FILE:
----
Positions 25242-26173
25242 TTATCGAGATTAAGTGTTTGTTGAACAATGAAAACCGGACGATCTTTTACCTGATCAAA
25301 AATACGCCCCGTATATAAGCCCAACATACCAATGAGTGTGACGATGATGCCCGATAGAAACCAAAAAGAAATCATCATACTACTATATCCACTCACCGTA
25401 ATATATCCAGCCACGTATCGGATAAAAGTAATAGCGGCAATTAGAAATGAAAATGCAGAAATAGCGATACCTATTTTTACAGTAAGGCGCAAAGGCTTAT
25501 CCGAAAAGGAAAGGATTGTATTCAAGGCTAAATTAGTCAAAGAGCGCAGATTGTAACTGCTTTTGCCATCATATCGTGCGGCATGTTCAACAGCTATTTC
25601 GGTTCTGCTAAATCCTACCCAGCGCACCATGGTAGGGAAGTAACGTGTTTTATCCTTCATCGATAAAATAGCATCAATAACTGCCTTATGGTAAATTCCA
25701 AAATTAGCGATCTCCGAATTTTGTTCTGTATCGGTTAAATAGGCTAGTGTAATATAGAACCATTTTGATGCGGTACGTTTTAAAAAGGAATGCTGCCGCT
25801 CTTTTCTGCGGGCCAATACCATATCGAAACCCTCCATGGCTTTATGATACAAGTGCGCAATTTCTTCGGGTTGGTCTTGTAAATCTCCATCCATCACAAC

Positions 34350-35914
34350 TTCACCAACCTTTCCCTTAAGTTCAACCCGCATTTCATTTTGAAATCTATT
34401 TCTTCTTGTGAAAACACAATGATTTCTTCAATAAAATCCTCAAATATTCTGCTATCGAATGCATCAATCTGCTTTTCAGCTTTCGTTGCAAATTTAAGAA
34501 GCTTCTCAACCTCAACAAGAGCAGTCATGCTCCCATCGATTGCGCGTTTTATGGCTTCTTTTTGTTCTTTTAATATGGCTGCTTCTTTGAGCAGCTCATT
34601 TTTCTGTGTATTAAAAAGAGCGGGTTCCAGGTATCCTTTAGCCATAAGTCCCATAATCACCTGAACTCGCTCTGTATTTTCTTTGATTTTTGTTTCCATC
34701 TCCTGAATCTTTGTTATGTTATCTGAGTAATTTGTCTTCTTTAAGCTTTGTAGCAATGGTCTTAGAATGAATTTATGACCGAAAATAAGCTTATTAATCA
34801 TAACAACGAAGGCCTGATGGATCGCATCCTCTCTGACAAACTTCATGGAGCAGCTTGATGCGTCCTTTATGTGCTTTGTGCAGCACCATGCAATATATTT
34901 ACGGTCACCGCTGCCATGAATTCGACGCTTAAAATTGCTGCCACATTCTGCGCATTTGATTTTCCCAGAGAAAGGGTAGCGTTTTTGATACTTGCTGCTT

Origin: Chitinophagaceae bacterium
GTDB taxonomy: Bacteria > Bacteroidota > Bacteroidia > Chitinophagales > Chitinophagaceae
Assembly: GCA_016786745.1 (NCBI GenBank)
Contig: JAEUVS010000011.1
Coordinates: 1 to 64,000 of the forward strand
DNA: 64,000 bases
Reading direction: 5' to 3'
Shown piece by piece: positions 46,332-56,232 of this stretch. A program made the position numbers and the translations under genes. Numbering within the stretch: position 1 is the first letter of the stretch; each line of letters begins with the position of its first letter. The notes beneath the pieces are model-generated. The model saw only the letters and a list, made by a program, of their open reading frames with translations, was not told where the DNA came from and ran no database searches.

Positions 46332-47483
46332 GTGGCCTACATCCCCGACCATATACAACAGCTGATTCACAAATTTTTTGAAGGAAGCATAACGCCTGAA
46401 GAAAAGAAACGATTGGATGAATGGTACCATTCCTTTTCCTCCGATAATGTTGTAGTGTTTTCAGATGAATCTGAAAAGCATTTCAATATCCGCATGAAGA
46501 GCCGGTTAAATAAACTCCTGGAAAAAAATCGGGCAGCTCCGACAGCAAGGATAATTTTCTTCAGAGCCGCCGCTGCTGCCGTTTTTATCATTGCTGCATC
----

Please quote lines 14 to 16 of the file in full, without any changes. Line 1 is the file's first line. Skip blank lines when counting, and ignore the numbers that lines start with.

34701 TCCTGAATCTTTGTTATGTTATCTGAGTAATTTGTCTTCTTTAAGCTTTGTAGCAATGGTCTTAGAATGAATTTATGACCGAAAATAAGCTTATTAATCA
34801 TAACAACGAAGGCCTGATGGATCGCATCCTCTCTGACAAACTTCATGGAGCAGCTTGATGCGTCCTTTATGTGCTTTGTGCAGCACCATGCAATATATTT
34901 ACGGTCACCGCTGCCATGAATTCGACGCTTAAAATTGCTGCCACATTCTGCGCATTTGATTTTCCCAGAGAAAGGGTAGCGTTTTTGATACTTGCTGCTT